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article imageOp-Ed: Employment problems in Asia and Eastern Europe

By Tim Sandle     Oct 13, 2016 in Politics
A review of employment in Asia and Eastern Europe has shown that a third of the working population are in ‘informal or vulnerable jobs’, a state generally referred to as precarious employment.
The extent of employment vulnerability in some of the fastest growing economic regions of the world encompasses 37 million people (from an assessed population of 230 million people), a report from the United Nations Development Program concludes. This places pressure on government backed social safety nets, especially in Eastern Europe, Turkey and Central Asia.
The report (titled “Progress at Risk”) highlights a growing ‘middle class’ in these regions, with 80 million people placed in this bracket. As to what ‘middle class’ is supposed to represent is uncertain, these are people who need to work and have the same relationship with capital as the 37 million described as vulnerable. The difference being relates to economic stratification, according to pay differentials, and security of employment. These are important differences but they do not represent a separate class in the accepted sense of class being defined as the relationship of a worker to the means of production.
The reason cited for the rise in precarious forms of employment is identified in the report as due to the low commodity prices and slow growth in both the European Union and the Russian Federation. In these areas $65 billion leaves the region in annual illicit financial flows (due to misinvoiced foreign trade transactions); the report argues that if such sums remained in the area then this would stimulate greater economic growth.
Where the report is lacking is identifying the triggers for the rise in inequality. In the book ‘Globalization and Precarious Forms of Production and Employment’, edited by Carole Thornley, Steve Jefferys and Beatrice Appay, there is a reasoned analysis that growing globalization has led to new forms of production and new forms of employment, with these employment patterns being biased towards part-time work on short-term contracts. There is also a lack of detail of how economic form might work and how, for instance, capturing some of the $65 billion haemorrhaging finance can be dispersed throughout society. This would be unlikely to occur without a detailed industrial policy.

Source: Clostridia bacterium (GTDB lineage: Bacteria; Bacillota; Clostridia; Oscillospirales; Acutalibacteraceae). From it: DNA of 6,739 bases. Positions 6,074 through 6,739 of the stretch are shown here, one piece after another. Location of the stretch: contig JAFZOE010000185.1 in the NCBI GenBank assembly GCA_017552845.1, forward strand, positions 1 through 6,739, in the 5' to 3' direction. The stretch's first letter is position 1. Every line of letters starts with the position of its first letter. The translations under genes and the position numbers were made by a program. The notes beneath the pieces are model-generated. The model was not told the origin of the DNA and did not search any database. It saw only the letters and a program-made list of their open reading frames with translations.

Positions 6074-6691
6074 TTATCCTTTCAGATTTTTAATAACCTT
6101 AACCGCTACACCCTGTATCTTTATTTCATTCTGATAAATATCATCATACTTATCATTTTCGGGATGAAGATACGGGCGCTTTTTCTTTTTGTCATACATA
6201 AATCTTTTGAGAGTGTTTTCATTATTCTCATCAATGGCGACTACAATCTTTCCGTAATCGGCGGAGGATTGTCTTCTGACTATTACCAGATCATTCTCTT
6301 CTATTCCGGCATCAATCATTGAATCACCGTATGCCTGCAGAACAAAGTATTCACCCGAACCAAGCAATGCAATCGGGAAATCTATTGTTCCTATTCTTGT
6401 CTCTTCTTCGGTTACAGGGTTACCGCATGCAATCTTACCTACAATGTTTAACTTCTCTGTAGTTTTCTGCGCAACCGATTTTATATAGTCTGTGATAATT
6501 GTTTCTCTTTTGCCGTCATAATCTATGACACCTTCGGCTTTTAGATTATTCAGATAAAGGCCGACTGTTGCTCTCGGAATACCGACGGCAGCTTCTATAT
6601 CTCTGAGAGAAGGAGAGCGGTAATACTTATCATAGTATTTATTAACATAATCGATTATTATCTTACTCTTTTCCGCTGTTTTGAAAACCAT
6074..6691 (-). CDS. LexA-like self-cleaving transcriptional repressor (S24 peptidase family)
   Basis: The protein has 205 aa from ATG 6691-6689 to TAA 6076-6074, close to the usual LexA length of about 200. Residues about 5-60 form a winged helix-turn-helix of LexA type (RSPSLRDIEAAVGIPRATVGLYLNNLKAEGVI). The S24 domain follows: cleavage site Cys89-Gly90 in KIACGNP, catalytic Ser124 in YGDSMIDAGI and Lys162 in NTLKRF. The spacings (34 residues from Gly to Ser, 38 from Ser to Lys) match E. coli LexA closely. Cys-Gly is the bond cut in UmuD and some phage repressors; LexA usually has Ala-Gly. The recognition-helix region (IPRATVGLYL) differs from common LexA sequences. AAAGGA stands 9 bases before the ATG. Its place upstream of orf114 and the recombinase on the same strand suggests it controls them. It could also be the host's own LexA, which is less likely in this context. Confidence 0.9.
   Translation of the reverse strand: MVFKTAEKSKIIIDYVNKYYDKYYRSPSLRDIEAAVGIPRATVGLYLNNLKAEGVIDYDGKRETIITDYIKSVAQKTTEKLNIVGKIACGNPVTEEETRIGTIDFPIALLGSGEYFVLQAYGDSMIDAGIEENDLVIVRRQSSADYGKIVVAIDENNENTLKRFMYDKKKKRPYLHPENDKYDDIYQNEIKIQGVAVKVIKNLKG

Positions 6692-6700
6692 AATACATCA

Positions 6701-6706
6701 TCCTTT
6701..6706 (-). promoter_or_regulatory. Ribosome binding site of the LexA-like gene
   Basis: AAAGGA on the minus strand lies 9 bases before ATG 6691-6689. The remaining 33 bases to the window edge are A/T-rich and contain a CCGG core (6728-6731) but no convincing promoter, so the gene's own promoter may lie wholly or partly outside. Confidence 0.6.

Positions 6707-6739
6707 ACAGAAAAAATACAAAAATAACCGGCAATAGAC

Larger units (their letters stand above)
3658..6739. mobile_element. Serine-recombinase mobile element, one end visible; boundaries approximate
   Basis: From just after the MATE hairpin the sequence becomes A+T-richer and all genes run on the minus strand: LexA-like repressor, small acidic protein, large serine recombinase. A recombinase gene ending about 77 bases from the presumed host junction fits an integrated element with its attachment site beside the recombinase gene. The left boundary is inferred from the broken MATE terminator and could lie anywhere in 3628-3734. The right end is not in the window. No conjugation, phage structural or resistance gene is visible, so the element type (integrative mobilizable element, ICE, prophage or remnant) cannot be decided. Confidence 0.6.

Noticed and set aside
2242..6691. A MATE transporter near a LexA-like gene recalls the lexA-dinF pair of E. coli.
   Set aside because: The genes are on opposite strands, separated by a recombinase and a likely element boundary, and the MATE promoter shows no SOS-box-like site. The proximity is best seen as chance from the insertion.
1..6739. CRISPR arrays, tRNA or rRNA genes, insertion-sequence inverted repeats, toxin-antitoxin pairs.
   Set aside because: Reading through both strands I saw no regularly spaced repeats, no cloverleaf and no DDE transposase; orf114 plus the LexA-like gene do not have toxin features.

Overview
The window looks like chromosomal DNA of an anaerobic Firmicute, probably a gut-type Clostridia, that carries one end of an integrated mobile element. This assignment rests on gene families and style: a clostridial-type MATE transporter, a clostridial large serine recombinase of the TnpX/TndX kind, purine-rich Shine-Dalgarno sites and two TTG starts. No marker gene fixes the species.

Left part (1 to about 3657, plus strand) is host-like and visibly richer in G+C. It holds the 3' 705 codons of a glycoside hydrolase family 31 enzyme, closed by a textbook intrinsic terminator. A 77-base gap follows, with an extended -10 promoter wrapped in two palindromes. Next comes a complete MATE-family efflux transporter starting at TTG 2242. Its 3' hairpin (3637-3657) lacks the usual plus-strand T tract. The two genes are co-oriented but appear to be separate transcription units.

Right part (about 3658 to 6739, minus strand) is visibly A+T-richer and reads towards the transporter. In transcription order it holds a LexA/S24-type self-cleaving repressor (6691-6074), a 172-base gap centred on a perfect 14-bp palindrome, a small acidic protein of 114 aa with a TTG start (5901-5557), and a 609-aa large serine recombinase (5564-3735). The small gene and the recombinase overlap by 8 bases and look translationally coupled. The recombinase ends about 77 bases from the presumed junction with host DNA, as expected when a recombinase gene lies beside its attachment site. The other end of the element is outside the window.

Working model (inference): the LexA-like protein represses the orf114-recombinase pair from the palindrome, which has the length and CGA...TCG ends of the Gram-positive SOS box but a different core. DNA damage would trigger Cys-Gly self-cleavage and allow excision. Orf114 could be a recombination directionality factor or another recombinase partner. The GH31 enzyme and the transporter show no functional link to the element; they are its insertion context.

This means that secure forms of employment are harder to come by and that, for some sectors of the working population, the access to essential services such as health and education are limited. The report highlights cases of where the more vulnerable workers state they often have to pay bribes in order to receive medical treatment.
Commenting on this, Cihan Sultanoğlu, the Director of UNDP’s Regional Bureau for Europe and the CIS says “Many countries in this region used to enjoy relative job security, free and universal access to social services and smaller gender inequalities. But with vulnerability and exclusion on the rise, they are starting to resemble societies in other parts of the world.”
Breaking down the demographics of the 37 million vulnerable people this indicates a disproportionate cluster of women, migrant workers, youths and those from ethnic minorities. Of the ethnic minorities the group most greatly affected are the Roma. With gender, women are 30 percent less likely to be employed than men or are employed in part-time, unsecure positions.
Solutions put forward in the report include more investment in education and reducing taxation on employment. There are also calls for more taxes on activities that damage the environment. But is this enough? While the report is useful and it highlights a growing problem, and one that could trigger further instability, it falls short by accepting the prevailing economic wisdom of global markets.
This opinion article was written by an independent writer. The opinions and views expressed herein are those of the author and are not necessarily intended to reflect those of DigitalJournal.com
More about Precarious employment, Employment, parttime, Gender, Women
 
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